http://www.familysearch.org/
  2. Estimated date of birth based upon wife's estimated date of birth.

Ann Culpeper of Barbados1

Female, #10417, (27 Jan 1768 - )
Father*Thomas Manuel Culpeper of Barbados (b 1741 - )
Mother*Mary (?) of Barbados (b 1739 - )
Name-AltSpell This surname is sometimes spelled Culpepper of Barbados. 
Birth*27 Jan 1768 Ann was born at Barbados on 27 Jan 1768.1 
Baptism6 Sep 1768 She was baptized at Saint Michael, Barbados, on 6 Sep 1768.1  
Biography* Ann's parents are not clear from the record. It is certain that her mother was a Mary Culpeper, but no father is listed, so perhaps he had died by the time of her baptism. Of the known Culpepers in Barbados at this time, there is no other reasonable choice for her parents. 
Last Edited13 May 1999

Citations

  1. Joanne McRee Sanders, compiler, Barbados Records: Baptisms, 1643-1800, Baltimore, MD: Genealogical Pub. Co,, 1984, Repository: LDS Family History Library - Salt Lake City, Call No. 972.981 K29s.

Susanna Culpeper of Connecticut

Female, #10419, (say 1637 - 2 Feb 1699)
Name-AltSpell This surname is sometimes spelled Colepeper. 
Name-AltSpell This surname is sometimes spelled Culpepper. 
Birth*say 1637 Susanna was born at England say 1637. It was once speculated that Susannah was the daughter of John Culpeper the Merchant. The speculation was based on the fact that he was the right age to have been her father, and was thought to have been a merchant, with business dealings in New England and Virginia. However, it seems much more likely that she was the daughter of an English Culpeper widow who remarried and immigrated with her husband and daughter to Bransford, Connecticut. 
Residencesay 1650 She resided at Branford, New Haven Colony, Connecticut, say 1650.
     An area called "Totoket", which became Branford, was part of the land bought from the Mattabesech Indians in 1638 by the first settlers of New Haven. The Dutch set up a trading post at the mouth of the Branford River in the 17th century, the source of the name "Dutch Wharf." The town was established in 1644 and its name is said to be derived from the town of Brentford, England. (New Haven Colony was an English colonial venture in present-day Connecticut until it was merged into Connecticut Colony in 1662.)1 
Marriage*24 Jun 1655 She married Francis Lindsly at Branford, New Haven Colony, Connecticut, on 24 Jun 1655.2 
Married Name24 Jun 1655  As of 24 Jun 1655, her married name was Lindsly.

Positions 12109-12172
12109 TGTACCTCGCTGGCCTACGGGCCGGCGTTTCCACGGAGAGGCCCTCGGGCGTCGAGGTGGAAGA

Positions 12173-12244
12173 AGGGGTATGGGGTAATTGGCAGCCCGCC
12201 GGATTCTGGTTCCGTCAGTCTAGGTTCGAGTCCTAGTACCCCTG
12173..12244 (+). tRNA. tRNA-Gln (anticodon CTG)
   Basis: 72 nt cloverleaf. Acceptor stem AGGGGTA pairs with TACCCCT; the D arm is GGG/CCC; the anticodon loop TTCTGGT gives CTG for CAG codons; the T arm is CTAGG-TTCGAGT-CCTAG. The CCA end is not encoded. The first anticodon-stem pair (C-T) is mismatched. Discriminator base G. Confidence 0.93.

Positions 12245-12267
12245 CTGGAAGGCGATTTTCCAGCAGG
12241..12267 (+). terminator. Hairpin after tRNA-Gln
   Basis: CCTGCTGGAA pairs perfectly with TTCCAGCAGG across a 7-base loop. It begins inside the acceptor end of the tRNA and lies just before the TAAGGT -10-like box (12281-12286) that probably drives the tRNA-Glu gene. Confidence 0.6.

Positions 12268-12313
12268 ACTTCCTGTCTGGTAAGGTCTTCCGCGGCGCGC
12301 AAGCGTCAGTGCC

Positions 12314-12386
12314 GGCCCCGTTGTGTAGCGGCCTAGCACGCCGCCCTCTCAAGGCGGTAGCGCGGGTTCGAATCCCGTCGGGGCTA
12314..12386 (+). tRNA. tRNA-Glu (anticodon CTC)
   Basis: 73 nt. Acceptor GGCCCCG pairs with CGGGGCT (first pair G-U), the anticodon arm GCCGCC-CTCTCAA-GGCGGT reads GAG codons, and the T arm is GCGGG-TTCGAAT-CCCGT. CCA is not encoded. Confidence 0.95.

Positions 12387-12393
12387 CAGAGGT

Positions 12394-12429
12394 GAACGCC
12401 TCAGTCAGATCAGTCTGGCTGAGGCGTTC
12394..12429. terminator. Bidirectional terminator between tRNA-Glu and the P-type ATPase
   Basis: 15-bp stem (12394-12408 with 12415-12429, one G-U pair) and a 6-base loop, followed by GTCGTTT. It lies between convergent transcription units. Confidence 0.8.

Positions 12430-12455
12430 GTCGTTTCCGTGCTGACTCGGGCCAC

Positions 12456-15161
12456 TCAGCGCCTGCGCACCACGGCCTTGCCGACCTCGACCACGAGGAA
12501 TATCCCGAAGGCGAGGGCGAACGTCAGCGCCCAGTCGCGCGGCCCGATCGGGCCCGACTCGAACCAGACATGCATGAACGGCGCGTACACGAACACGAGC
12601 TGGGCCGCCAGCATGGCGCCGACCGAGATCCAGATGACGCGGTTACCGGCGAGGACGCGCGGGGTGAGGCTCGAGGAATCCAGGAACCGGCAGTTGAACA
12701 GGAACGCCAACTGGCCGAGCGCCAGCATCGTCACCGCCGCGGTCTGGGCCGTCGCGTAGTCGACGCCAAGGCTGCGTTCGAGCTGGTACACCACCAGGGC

Relocation*1666 She and Francis Lindsly relocated in 1666 at Newark, Essex Co., New Jersey,
          Newark, New Jersey, was founded in 1666 by Connecticut Puritans led by Robert Treat from the New Haven Colony. The New Haven colonists had been forced out of power for sheltering the judges who had fled to the New Haven Colony after sentencing Charles I of England to death. They sought to establish a colony with strict church rules similar to the one they had established in Milford, Connecticut. The community, reflecting the new task at hand, was to be named "New Ark" or "New Work," later shortened to Newark. Treat and the party bought the property on the Passaic River from the Hackensack Indians by exchanging gunpowder, one hundred bars of lead, twenty axes, twenty coats, guns, pistols, swords, kettles, blankets, knives, beer, and ten pairs of breeches. The total control of the community by the Church continued until 1733.3 
Death*2 Feb 1699 She died on 2 Feb 1699.4 
Research note1957 The Wife of Edward Frisbie of Branford, Conn.
By Donald Lines Jacobus, M.A., F.A.S.G.
The American Genealogist, Volume 33 (1957), pages 63-64

In 1904 Dr. Bernard C. Steiner contributed Ralph Dunning Smith's account of the Frisbie family to the New England Hist. and Gen. Register, where it was published in vol. 58, pp. 178-184. This account gives to Edward Frisbie of Branford a single wife, Hannah stating that she joined the church in 1687/8. That would seem to be a very late date for her to join the church, as her children were born 1650 to 1672. The same account states that her daughter Hannah Frisbie joined the church in 1699, but that is incorrect because she had married Nathaniel Harrison prior to 1690 when their first child was born. Apparently considerable guessing was done. It would seem more likely that it was the daughter Hannah (born ca. 1669) who joined 1687/8, and that it was Hannah wife of Caleb, whose first child was born 1698, who joined in 1699.